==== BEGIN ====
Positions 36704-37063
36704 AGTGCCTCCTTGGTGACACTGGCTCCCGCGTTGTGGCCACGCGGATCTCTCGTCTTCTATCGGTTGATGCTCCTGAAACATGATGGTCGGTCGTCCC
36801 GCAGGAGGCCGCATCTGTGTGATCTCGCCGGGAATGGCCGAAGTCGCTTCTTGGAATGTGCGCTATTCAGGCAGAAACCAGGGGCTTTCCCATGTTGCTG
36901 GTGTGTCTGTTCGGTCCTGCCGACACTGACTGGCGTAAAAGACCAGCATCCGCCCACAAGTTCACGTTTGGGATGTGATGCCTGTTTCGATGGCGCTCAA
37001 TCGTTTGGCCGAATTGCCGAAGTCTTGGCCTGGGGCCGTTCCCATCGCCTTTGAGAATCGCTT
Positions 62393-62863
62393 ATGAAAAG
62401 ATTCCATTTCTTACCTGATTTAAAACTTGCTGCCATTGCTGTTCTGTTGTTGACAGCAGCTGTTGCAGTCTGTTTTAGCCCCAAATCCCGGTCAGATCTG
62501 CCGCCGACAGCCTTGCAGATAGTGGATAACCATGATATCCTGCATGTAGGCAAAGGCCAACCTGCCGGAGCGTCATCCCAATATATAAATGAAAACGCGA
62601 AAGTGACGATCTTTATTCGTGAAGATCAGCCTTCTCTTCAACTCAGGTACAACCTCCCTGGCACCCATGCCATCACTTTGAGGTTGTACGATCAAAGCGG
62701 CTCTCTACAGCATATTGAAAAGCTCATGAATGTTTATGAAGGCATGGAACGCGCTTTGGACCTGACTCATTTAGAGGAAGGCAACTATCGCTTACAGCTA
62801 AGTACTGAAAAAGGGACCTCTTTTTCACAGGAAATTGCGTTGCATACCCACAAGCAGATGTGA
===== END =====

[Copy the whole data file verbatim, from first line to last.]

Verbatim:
Positions 36704-37063
36704 AGTGCCTCCTTGGTGACACTGGCTCCCGCGTTGTGGCCACGCGGATCTCTCGTCTTCTATCGGTTGATGCTCCTGAAACATGATGGTCGGTCGTCCC
36801 GCAGGAGGCCGCATCTGTGTGATCTCGCCGGGAATGGCCGAAGTCGCTTCTTGGAATGTGCGCTATTCAGGCAGAAACCAGGGGCTTTCCCATGTTGCTG
36901 GTGTGTCTGTTCGGTCCTGCCGACACTGACTGGCGTAAAAGACCAGCATCCGCCCACAAGTTCACGTTTGGGATGTGATGCCTGTTTCGATGGCGCTCAA
37001 TCGTTTGGCCGAATTGCCGAAGTCTTGGCCTGGGGCCGTTCCCATCGCCTTTGAGAATCGCTT
Positions 62393-62863
62393 ATGAAAAG
62401 ATTCCATTTCTTACCTGATTTAAAACTTGCTGCCATTGCTGTTCTGTTGTTGACAGCAGCTGTTGCAGTCTGTTTTAGCCCCAAATCCCGGTCAGATCTG
62501 CCGCCGACAGCCTTGCAGATAGTGGATAACCATGATATCCTGCATGTAGGCAAAGGCCAACCTGCCGGAGCGTCATCCCAATATATAAATGAAAACGCGA
62601 AAGTGACGATCTTTATTCGTGAAGATCAGCCTTCTCTTCAACTCAGGTACAACCTCCCTGGCACCCATGCCATCACTTTGAGGTTGTACGATCAAAGCGG
62701 CTCTCTACAGCATATTGAAAAGCTCATGAATGTTTATGAAGGCATGGAACGCGCTTTGGACCTGACTCATTTAGAGGAAGGCAACTATCGCTTACAGCTA
62801 AGTACTGAAAAAGGGACCTCTTTTTCACAGGAAATTGCGTTGCATACCCACAAGCAGATGTGA